Texas City disaster survivor shares story of accident

Texas City native Robert Roten is a survivor of the Texas City disaster of 1947. (Alex Grant/Community Impact Newspaper)
Texas City native Robert Roten is a survivor of the Texas City disaster of 1947. (Alex Grant/Community Impact Newspaper)

Texas City native Robert Roten is a survivor of the Texas City disaster of 1947. (Alex Grant/Community Impact Newspaper)

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The Texas City Disaster, which took place on April 16, 1947, was the deadliest industrial accident in U.S. history, with a death toll of about 640, over 5,000 injured and 63 unaccounted for.

The disaster involved the explosion of 2,200 tons of ammonium nitrate fertilizer on a French ship docked in the Port of Texas City. The original explosion initiated a reaction of several other explosions and fires in nearby ships and facilities, including the Monsanto Chemical Co. plant, which wiped out hundreds of houses and buildings.

Robert Roten, who was 13 at the time of the disaster, was just 25 blocks away from the blast area.

Now, 72 years later, Roten is sharing his firsthand account of the disaster in the documentary film “The Fall and Rise of Texas City,” which was presented at a screening and Q&A session with Roten at the Houston Maritime Museum in the spring.

Roten was playing softball with classmates at his school’s recreation center at the time of the explosion, and the blast sent him flying 10 feet into the air, he said. The second blast, only seconds later, knocked Roten back 10 feet and sent shrapnel flying.


“I was just in seventh grade, so I really didn’t think much about safety,” Roten said. “A lot of people didn’t want to live in Texas City ... but I didn’t think much of it.”

After the blasts, Roten said he walked home to check on his family. Fortunately, Roten’s sisters and parents survived the accident, with only minor shrapnel injuries incurred by one of his sisters, he said. There were also several injured neighbors Roten’s mother was helping.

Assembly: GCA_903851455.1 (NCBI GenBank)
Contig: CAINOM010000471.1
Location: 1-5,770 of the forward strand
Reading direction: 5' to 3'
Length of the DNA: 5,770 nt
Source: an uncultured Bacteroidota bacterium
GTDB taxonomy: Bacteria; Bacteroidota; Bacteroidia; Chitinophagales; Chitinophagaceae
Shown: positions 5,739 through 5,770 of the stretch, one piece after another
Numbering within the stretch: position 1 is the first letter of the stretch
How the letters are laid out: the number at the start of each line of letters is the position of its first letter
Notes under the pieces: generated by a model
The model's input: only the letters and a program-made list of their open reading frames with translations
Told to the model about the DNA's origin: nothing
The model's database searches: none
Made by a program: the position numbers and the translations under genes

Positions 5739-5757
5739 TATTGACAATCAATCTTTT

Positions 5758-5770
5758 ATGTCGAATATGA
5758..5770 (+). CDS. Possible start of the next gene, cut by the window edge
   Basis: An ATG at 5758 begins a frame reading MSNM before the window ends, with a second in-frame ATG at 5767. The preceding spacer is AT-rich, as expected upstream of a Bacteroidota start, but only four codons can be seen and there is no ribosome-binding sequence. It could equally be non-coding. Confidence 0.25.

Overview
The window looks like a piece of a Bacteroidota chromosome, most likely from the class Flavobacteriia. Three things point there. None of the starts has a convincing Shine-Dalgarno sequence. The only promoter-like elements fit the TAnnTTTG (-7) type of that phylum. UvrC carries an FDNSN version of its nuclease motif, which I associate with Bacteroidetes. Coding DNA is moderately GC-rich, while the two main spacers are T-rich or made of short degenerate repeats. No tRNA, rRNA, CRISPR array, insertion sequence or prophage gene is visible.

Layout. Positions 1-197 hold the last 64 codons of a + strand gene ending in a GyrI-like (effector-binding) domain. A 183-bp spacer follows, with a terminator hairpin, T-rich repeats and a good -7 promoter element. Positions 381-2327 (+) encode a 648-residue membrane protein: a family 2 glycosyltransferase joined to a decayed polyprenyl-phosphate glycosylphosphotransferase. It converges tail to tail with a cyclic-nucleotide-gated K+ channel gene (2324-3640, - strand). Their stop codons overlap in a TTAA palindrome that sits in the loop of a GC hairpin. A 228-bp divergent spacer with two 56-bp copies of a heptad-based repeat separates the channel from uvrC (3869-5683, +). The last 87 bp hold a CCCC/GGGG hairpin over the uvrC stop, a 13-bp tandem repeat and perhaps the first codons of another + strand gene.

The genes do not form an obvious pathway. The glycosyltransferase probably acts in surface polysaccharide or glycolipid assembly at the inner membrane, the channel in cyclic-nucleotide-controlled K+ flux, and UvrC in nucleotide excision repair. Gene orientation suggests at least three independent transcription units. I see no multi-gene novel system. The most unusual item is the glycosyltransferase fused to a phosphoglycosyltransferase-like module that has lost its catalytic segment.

“The physical concern was the well-being of my family, my house, and I was not overly concerned about if everybody was OK or did we have a future. I never thought of that too much,” Roten said.

Roten recalls how quickly the Red Cross and Salvation Army arrived to assist victims. All but one of the 28 Texas City Fire Department members were killed in the initial explosion and while fighting the ship fire, so emergency services were coming from outside of the city, he said.

The Red Cross funded a temporary shelter that could house up to 500 people, called the Refugee Village, Roten said. The shelter allowed those who lost their homes to the explosions and fires to stay free of charge.

After the accident, Texas City ensured each facility had a major safety program and plan not only to react to accidents, but also to prevent them. Since the Texas City disaster, the population of Texas City has grown from around 10,000 to over 40,000, and the Port of Texas City is now one of the leading ports in the U.S., he said.

“Indeed with the guts, the courage and the foresight, Texas City could rebuild,” Roten said.

Roten stayed in Texas City. Despite having experienced the disaster, Roten said Texas City is a wonderful place.

“Some people said Texas City would never recover,” he said. “[They were] absolutely wrong.”
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